The finite game is depicted as a line that terminates in a perpendicular line, because a finite game has an end, with a winner and loser. The infinite game is depicted as a figure eight on its side because it has no end. The goal of the infinite game is not to to win but to continue the play.
Finite games have an end, set rules, and a winner. Infinite games do not.

Sometimes designers and design orgs get caught up in who “owns” a decision, or over-rotate to process rather than collaboration. Ownership and process can be good tools for providing clarity and moving work forward, but when over-used, ownership and process can set us up to be opponents of the very…

Photo of clouds and grass to contrast SaaS and on-prem software.

In our Design all-hands last month, one of the questions for me was “What is the top priority for us as designers to enable the shift towards SaaS?” My immediate answer was that everyone should take the internal training that had been developed to familiarize themselves with SaaS. …

Pictures of the author at UX conferences, with friends and colleagues, as a speaker and as an attendee. Image also include a photo of a certificate for chairing the Tutorials submissions for UXPA International one year.
Pictures from a few of the conferences I’ve attended

“To go fast, go alone. To go far, go together.”
— In Simon Sinek’s book, Together is Better

There are many paths to success and fulfillment as a user experience professional. But few, if any, of them involve working alone. As I look back at the last 15 years of…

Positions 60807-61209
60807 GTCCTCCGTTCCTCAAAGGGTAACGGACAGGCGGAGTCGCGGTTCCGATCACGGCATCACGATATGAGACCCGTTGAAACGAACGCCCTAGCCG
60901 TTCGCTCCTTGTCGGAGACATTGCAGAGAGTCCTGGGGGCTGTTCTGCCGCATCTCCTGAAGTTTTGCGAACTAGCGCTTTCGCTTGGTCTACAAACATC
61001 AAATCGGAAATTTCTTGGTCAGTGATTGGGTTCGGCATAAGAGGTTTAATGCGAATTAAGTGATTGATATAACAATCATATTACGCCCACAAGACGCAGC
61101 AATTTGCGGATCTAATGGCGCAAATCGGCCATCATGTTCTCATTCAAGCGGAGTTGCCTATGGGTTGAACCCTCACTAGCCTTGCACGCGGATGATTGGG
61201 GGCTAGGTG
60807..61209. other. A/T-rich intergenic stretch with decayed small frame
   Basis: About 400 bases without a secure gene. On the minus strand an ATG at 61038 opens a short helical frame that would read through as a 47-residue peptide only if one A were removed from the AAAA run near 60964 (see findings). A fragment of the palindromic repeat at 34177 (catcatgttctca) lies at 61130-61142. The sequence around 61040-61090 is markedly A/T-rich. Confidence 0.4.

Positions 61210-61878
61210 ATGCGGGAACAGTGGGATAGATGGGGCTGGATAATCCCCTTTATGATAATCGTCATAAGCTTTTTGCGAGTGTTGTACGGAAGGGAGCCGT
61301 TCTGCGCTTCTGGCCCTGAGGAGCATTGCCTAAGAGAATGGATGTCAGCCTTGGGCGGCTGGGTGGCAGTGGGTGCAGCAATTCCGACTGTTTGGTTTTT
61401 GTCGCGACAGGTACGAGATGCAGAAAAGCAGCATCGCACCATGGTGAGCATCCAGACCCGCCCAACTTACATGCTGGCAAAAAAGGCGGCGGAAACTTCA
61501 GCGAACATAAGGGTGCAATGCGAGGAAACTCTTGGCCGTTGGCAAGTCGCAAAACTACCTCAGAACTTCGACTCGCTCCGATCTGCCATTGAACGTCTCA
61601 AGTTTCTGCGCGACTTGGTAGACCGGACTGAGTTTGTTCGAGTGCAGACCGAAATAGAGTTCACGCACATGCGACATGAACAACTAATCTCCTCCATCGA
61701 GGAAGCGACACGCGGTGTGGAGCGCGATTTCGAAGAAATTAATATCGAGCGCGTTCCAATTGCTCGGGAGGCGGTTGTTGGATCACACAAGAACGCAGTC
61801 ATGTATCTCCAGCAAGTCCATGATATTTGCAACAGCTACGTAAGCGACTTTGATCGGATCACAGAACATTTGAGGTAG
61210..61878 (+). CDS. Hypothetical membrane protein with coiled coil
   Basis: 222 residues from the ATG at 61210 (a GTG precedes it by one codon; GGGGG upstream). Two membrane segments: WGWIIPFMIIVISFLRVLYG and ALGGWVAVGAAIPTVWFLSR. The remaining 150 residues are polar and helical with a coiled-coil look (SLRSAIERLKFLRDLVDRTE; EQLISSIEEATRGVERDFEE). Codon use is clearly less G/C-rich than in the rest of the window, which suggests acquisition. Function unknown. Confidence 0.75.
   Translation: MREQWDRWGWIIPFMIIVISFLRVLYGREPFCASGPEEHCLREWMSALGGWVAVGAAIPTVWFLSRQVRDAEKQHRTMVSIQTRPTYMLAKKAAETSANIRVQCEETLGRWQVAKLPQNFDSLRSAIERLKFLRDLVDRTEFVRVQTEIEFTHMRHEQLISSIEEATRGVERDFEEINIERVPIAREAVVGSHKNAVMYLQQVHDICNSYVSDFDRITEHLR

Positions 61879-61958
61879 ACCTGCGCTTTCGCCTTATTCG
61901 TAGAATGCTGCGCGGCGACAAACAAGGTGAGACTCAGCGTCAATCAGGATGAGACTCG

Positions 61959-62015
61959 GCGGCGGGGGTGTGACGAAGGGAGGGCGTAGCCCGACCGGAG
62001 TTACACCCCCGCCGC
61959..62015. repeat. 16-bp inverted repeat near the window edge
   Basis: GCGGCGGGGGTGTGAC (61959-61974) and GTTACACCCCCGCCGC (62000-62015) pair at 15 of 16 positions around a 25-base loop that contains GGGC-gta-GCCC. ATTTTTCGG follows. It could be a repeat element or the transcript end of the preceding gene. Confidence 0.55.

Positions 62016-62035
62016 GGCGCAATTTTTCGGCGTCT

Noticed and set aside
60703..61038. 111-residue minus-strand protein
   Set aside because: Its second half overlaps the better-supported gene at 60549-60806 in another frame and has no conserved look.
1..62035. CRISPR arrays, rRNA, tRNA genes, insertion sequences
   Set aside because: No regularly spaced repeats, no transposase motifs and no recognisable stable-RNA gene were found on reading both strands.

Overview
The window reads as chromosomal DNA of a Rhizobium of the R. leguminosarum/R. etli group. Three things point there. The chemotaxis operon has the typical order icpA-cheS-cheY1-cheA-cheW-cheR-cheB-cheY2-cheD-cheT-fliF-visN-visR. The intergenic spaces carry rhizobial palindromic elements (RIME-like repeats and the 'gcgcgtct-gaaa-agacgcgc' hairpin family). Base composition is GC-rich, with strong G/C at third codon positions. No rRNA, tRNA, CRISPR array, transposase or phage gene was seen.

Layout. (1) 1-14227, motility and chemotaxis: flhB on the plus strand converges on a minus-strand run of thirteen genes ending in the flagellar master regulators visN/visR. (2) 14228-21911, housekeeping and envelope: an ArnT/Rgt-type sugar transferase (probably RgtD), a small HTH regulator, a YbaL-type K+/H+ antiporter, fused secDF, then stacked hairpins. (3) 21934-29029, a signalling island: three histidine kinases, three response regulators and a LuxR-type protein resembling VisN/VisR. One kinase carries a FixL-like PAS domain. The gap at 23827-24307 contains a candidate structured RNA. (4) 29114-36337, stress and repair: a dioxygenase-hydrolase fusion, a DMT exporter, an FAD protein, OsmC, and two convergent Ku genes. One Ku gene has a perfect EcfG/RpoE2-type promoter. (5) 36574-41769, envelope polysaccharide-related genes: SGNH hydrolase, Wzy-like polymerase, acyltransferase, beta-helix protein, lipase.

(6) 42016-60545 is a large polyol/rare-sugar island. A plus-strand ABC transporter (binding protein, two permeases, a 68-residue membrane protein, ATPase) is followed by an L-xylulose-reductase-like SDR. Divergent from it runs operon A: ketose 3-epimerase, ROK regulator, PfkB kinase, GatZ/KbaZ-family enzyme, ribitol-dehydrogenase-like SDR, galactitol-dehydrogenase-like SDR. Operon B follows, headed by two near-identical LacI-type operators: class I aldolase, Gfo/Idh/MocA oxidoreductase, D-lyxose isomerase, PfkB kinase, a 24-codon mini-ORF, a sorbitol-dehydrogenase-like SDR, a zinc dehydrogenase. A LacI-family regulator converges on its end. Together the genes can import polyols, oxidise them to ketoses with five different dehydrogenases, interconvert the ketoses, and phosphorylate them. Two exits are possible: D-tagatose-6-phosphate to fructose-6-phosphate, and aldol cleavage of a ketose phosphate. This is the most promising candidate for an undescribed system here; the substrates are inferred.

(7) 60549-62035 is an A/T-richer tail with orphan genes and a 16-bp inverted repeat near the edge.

Escalation conjures images of military conflict.

I’ve worked at a lot of large tech companies, where “escalation” is a go-to tactic for resolving conflict. Have an uncooperative stakeholder? Escalate. Have a colleague or team that is resistant to your great idea? Escalate! Have a dependency on another organization to make your products work together? ESCALATE!


Photo of the sky from a place on the ground that is surrounded by skyscrapers.

I know, it sounds like clickbait, but I’m going to give you the best advice I can, and I’m not going to make you scroll through pages or watch a video. I want to help you. And this one thing really can save you millions in the long run.


As a hiring manager, I’ve seen hundreds of UX resumes and thousands of work samples. Most of things that people claim to be “portfolios” are not, and if they are, they frequently have trouble presenting them to my team. So as a hiring manager, I’m writing this article as much…

Jen McGinn

User experience and product design leader. Startup advisor. Mentor. Adjunct professor. Wife. Mom. Home renovator.

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